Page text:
Is wearing a MAGA hat hate speech?

Before January 6, not so much. Now? Pretty much it is.

Short summary:

  • Woman 1 and Teenage Boy 1 are protesting at the DNC convention. She has Trump posters. MAGA hat is on the ground.

  • Women 2 & 3 come by and start tearing up said posters.

  • Woman 1 starts videoing and asks if they’re destroying her property.

  • Women 2 & 3 say that they are.

  • Woman 1 says they’re committing a felony.

  • Teenage Boy 1 tells Woman 1 to call 911.

  • Woman 2 or Woman 3 grabs the MAGA hat off the ground and runs off with it, throwing it over a fence.

  • Teenage Boy 1 and Man 1 chase after them; scuffle breaks out and some hits are exchanged.

  • Women 2 & 3 are charged with various offences and plead guilty to “misdemeanour charges of theft, child endangerment and hate crimes.”

  • Judge has strong words about people who resort to violence over political disputes, particularly in the presence of a child.

What the hate crime in all of that might be, I have no idea.

They pled guilty to hate crimes for stealing a MAGA hat, not for wearing a MAGA hat.

He got it.

No. Is that what a MAGA hat states? But when Melania wore get “I don’t care do u” outfit en route to inspect the primitive and outrageous conditions where migrant children were being detained, it was tasteless, tacky, Trumpzuelo and terrible - but not tortious.

You missed the Harry Potter movies?

Basically. Never finished the books, and didn’t want to see the movies first.

In Canada, it might be an aggravating factor on sentencing, if the Crown can demonstrate a racial animus. The MAGA hat by itself likely wouldn’t meet that test.

Wouldn’t be a hate speech offence, which is separate from a sentencing factor for assaults, because nothing is being said that is denigrating the Person of Colour as such.

While I did say that the MAGA hat, by itself, is not hate speech, that is because I view “hate speech” as the sort of thing that should be illegal. I reserve the term for that which advocates harm or discrimination more directly. MAGA hats may identify you as a Trump supporter and thus very likely racist, but they don’t advocate anything.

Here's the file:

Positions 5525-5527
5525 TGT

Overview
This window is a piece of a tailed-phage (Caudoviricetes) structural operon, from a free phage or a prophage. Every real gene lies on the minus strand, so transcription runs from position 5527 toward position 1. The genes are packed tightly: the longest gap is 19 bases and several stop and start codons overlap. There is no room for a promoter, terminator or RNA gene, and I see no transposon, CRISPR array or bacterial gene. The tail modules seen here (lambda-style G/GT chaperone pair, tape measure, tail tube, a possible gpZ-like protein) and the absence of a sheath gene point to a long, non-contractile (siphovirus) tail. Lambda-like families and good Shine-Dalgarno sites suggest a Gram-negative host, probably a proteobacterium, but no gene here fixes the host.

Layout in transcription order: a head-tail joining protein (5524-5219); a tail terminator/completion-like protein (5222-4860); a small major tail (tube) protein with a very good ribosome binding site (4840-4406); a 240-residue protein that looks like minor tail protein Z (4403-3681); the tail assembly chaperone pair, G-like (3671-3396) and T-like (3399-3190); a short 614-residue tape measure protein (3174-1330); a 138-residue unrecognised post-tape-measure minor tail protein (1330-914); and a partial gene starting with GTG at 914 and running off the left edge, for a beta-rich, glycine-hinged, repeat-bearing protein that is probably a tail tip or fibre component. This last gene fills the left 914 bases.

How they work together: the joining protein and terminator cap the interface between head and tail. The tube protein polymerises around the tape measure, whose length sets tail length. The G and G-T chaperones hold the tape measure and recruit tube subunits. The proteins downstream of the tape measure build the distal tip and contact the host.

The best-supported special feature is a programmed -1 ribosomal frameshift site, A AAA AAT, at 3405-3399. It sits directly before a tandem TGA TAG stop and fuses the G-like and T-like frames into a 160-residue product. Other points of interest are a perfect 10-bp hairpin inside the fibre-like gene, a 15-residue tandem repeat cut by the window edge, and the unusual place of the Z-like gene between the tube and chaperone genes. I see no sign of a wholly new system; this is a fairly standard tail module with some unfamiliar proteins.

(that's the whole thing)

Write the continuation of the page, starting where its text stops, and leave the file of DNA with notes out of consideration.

I don’t know if it was clear in my previous post, but I’ve been okay with coming up with a legal concept of hate speech for a long time. While there is a fuzzy, gray line on what exactly is racist, there is also a clear black area, one that no one can argue isn’t racist.

If someone argues that a MAGA hat is racist, I won’t disagree with them. But I want to preserve the term “hate speech” for the type of bigotry that is so obvious and obviously dangerous that everyone should be able to agree that it has no value. That the goals of freedom of speech are not furthered by tolerating it.

And, as odious as the MAGA hat is (because of what it stands for), I don’t think it meets that criteria.

Now, if we started looking into fascism, then it gets murky. To wear the MAGA hat today means you support the attack on January 6th, and thus support using violence to try and change the outcomes of elections. And that support is something that we as a nation should not tolerate. Democracy does by necessity need to fight against autocracy and authoritarianism. It has its own paradox of tolerance there, where all political ideas should be allowed to be put forth except ones that would end the democracy. So there is something here.

But that’s a different discussion, more appropriate for GD. As far as IMHO goes, I just wanted to make it clear why I don’t consider MAGA hats hate speech, even though I presume that those wearing them are in fact racists at best.

The preservation is unlikely to happen though. That’s not the way human speech and thought work.

What, you never watched Lidsville when you were a kid?

[quote=“Northern_Piper, post:68, topic:952457”]
In Canada, it might be an aggravating factor on sentencing, if the Crown can demonstrate a racial animus.[/quote]

Which is all it could be in the United States as well, since “hate speech” is not a crime. And that’s why I suggested that the hats could be a component of making a case that the crime was a hate crime. I doubt the hats by themselves would meet the bar, but I absolutely believe they would be relevant. The point I was making in the linked article is that making something an aggravating factor is a pretty low bar.

Again, “hate speech” is a super fuzzy term, and a lot of racists like to pretend that actions have to rise to the level of “hate crime” before becoming problematic.